Rules of High Jump.
January 23, 2008 9:12 PM   Subscribe

Did the rules governing the high jump change because of what gymnasts were able to do?

When I was a child, my father told me that the reason high jumpers must leave the ground on only one foot is because of gymnasts who were able to clear a bar much higher than traditional track and field athletes. This was because gymnasts tumbled toward the bar and left on two feet. Thus, according to my father, the rules were codified to mandate that the high jumper must leave on one foot only.

I was given no names or dates, but I would suspect that this may have occurred in the 50's or 60's.

If this is in fact historically correct, does anyone know any details about it? What gymnastic tumblers were able to do this, or when or where?
posted by Tube to Sports, Hobbies, & Recreation (9 answers total) 1 user marked this as a favorite
 
How High is a High Jump? -- TIME, 1954

That may be what your dad is thinking of, yet it also indicates that the one-foot takeoff was entrenched as a rule or at least a convention. Browning went into the Hall of Fame.

It's not clear when the one-foot rule came about; the sport's first modern official rules seem to date from 1865.

See also the Fosbury Flop, an innovation in 1968 and now standard.
posted by dhartung at 9:34 PM on January 23, 2008


You can search online using the following keywords "fosbury flop", "straddle" and "western roll". Those are the historical techniques being used in high jump.
What you describe sounds like the western roll. According to this text that technique was supplanted by the straddle around that time.
posted by jouke at 9:38 PM on January 23, 2008


Yes! Thank you dhartung! I'm sure that's where my father would have picked this up, he certainly read Time magazine, but didn't really follow track and field sports. I'll bet this is exactly the source of this. Genuine thanks for shedding light on something that has puzzled me since childhood!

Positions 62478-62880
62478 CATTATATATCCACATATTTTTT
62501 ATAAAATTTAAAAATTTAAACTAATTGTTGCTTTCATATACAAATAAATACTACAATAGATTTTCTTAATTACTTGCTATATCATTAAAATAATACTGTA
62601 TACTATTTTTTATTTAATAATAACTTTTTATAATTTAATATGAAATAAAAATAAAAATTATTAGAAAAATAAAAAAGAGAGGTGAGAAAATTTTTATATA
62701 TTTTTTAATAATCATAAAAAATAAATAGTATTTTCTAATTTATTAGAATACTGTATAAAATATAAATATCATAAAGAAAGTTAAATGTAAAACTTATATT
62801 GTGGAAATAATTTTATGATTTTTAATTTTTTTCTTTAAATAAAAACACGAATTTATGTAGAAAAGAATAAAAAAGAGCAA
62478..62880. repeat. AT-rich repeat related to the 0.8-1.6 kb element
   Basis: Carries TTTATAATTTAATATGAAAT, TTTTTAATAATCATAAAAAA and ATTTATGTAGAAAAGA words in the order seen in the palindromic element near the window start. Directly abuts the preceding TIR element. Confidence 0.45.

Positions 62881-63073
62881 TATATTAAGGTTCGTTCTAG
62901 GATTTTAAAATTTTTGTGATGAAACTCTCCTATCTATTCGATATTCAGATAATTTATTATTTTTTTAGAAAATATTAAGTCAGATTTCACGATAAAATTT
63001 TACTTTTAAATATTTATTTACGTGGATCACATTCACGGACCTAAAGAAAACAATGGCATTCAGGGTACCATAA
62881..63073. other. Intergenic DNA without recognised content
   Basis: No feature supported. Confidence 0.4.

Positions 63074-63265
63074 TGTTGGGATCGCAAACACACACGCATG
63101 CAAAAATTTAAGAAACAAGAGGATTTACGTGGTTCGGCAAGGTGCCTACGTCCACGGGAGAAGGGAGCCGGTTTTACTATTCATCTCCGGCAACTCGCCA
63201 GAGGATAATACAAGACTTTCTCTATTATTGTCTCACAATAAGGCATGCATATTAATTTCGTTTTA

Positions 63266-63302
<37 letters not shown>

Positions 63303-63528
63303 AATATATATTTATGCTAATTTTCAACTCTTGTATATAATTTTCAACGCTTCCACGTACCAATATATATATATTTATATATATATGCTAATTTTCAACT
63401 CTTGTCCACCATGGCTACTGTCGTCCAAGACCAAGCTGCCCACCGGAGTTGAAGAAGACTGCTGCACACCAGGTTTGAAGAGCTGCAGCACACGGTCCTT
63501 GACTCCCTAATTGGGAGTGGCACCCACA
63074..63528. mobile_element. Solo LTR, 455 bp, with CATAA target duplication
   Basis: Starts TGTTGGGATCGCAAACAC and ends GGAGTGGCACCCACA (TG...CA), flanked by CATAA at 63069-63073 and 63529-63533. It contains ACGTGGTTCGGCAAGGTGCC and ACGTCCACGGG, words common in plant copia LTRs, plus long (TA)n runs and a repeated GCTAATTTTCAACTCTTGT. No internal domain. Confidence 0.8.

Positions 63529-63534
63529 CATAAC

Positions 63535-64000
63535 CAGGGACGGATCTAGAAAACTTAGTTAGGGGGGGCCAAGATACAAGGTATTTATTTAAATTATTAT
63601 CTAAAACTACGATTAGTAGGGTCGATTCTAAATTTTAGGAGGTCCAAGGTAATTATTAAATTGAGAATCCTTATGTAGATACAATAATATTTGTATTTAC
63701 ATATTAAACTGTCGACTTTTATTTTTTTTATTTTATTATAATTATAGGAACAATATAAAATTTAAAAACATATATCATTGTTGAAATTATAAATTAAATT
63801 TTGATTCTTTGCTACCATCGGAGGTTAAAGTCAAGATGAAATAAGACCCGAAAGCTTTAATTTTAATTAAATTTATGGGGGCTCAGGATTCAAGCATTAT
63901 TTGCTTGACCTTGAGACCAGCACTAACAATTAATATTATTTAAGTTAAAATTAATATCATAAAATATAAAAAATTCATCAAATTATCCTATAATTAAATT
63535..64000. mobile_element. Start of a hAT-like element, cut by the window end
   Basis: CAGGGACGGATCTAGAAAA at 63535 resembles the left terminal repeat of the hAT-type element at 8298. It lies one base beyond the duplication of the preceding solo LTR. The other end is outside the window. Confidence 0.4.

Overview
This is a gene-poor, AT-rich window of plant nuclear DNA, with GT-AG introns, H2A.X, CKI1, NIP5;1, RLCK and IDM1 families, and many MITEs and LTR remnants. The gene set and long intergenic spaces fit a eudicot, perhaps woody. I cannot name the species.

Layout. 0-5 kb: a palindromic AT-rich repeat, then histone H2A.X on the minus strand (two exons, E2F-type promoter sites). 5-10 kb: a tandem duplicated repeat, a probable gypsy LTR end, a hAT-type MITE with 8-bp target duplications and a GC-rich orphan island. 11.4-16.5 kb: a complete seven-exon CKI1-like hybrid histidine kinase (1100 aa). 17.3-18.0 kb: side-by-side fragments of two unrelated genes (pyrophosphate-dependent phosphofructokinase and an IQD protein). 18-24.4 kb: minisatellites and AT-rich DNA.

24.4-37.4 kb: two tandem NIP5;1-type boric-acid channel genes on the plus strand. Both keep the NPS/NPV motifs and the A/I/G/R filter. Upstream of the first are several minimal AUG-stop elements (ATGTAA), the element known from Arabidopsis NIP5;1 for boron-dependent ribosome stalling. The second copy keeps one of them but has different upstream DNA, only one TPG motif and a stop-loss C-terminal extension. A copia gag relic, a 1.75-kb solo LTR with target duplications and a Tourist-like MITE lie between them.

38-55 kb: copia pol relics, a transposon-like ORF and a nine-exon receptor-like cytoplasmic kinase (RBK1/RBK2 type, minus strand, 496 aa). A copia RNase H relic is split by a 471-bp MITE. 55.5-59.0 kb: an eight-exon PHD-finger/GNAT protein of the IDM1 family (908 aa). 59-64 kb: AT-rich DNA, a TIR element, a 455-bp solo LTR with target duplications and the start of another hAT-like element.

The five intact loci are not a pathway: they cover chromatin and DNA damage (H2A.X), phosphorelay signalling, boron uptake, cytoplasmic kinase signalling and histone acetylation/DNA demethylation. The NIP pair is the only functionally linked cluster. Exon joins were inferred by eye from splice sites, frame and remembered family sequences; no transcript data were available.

On a fastidious note, it sounds like the "one foot rule" was in place long before Browning's feat.
posted by Tube at 10:01 PM on January 23, 2008


The wikipedia article does state that the 'jumping off of one foot' rule is accurate, anyway.

I always assumed that the reason that high jumpers leave the ground on one foot is because they approach the bar at an angle. This allows them to do the "Fosbury Flop" and clear higher bars by twisting their body in the air.

Intuitively, I find it hard to believe that any kind of tumbling approach would allow someone to clear higher bars, but I'd love to see video of someone doing it if I'm wrong.

aside: this question is already on the first page of google results for "high jump why the one foot rule". Indexed 8 minutes ago. Holy Shit.
posted by chrisamiller at 10:29 PM on January 23, 2008


Gymnasts use springs to get their height, unlike high jumpers. In the floor exercise, the whole floor is sprung, and in the vault, they use a springboard.
posted by smackfu at 5:38 AM on January 24, 2008


True, but I wonder whether their training to take off that way (using both legs at the moment of takeoff) would permit them to clear higher bars if they had the same floor surface used by high jumpers?
posted by Doohickie at 6:12 AM on January 24, 2008


From my junior years intensively involved in athletics, two things spring to mind.

There were standing-start jump events, definitely in long jump and, I'm mildly confident, also in high jump. I mention this because I wonder if the rules pertaining to modern high jumping arose to delineate it from the standing start variety which was from 2 feet. (this is 'just a thought' by way of an educated guess)

The western roll and straddle were techniques that aimed for the highest height (obviously) but differ from the modern variety in that they adhered to the rules governing the sport at the time (pre-1966ish) that required competitors to go over the bar feet first. Dick Fosbury's revolutionary method (and I'm about 94.3% sure rules were changed because of him) differed because the jumper goes over head first.

[What?! No, I haven't read the articles yet.]
posted by peacay at 7:27 AM on January 24, 2008


Standing start high jump (with links to the other standing start events) -- doesn't answer your question specifically however.
posted by peacay at 7:28 AM on January 24, 2008


high jumpers leave the ground on one foot is because they approach the bar at an angle

This is true today, but apparently the original way to do it was head-on.
posted by dhartung at 10:36 PM on January 25, 2008


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